Page:The History of the Church & Manor of Wigan part 2.djvu/43

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History of the Church and Manor of Wigan.

not hereafter observe the same, then nott to be binding to any partye; dated this 23: febr: 1618 [1618-9]

Ge. Cant. He. Montague
L. Elie He. Hobart."[1]

The Archbishop of Canterbury at this time was Dr. George Abbot, and the bishop of Ely Dr. Launcelot Andrews, who was translated to Winchester a few days after this award was given; the Chief Justices were Sir Henry Montague, Lord Chief Justice of England, and Sir Henry Hobart, Lord Chief Justice of the Common Pleas. It appears from the above account of the trial that Hugh Forth, the mayor of Wigan, and Case and Langshaw, the bailiffs, had been guilty of some rudeness towards the rector on 20th January, 1617-18, being the second year of his incumbency, for which they feared they might have to answer at the court of enquiry held before the four Lords. The occasion was this, as appears from a memorandum of Dr. Bridgeman's in the Wigan Leger. The rector was in the court-house waiting to hear the issue of an indictment which he had brought before Mr. Wrightington and other magistrates against Hellen Lathwayt for unlawfully holding possession of a certain part of the glebe.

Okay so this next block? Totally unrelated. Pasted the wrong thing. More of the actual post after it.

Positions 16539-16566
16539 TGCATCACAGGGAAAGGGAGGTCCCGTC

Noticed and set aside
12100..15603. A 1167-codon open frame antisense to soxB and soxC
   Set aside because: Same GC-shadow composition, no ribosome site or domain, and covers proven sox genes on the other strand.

"20 January, 1618. Md that while I was sitting at the bench (before the foresaid indictment was brought in) some of the towsmen, viz., the Baylifes Case & Langshaw, &c., went to the mayor's house and told him that I was sit in his place, whereupon the Mayor (called Hugh Forth) came up to the Hall, with his father, Peter Marsh, Hugh Challoner, Ralph Martland, Charles Leigh, &c., and came to the place where I sate, saying, 'you must arise', I answered, here the Justices placed me, yet if he required it as a Justice of peace I would arise. He then said, 'you shall not sit there.' I answered again, 'If you say you are a Justice of peace and so will sitt here I will remove.' Then he said, 'I am a Justice of peace, and so I will sitt there',

  1. Wigan Leger, fol. 2.